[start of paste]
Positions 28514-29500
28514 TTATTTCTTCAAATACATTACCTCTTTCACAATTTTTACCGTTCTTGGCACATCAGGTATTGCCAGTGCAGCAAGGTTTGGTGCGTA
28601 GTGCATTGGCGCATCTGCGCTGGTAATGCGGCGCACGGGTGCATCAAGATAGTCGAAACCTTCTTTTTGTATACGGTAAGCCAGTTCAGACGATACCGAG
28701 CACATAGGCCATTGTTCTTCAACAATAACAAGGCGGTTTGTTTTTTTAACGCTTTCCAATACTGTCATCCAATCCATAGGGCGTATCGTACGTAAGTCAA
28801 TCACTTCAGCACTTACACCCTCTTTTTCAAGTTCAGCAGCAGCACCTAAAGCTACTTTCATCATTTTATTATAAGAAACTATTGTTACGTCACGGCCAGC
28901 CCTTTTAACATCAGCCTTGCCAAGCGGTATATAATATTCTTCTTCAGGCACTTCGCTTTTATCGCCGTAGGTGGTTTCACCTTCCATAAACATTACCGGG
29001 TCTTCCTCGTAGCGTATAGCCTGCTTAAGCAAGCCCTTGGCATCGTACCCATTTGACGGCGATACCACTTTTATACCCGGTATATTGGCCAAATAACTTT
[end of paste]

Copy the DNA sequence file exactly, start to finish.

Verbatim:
Positions 28514-29500
28514 TTATTTCTTCAAATACATTACCTCTTTCACAATTTTTACCGTTCTTGGCACATCAGGTATTGCCAGTGCAGCAAGGTTTGGTGCGTA
28601 GTGCATTGGCGCATCTGCGCTGGTAATGCGGCGCACGGGTGCATCAAGATAGTCGAAACCTTCTTTTTGTATACGGTAAGCCAGTTCAGACGATACCGAG
28701 CACATAGGCCATTGTTCTTCAACAATAACAAGGCGGTTTGTTTTTTTAACGCTTTCCAATACTGTCATCCAATCCATAGGGCGTATCGTACGTAAGTCAA
28801 TCACTTCAGCACTTACACCCTCTTTTTCAAGTTCAGCAGCAGCACCTAAAGCTACTTTCATCATTTTATTATAAGAAACTATTGTTACGTCACGGCCAGC
28901 CCTTTTAACATCAGCCTTGCCAAGCGGTATATAATATTCTTCTTCAGGCACTTCGCTTTTATCGCCGTAGGTGGTTTCACCTTCCATAAACATTACCGGG
29001 TCTTCCTCGTAGCGTATAGCCTGCTTAAGCAAGCCCTTGGCATCGTACCCATTTGACGGCGATACCACTTTTATACCCGGTATATTGGCCAAATAACTTT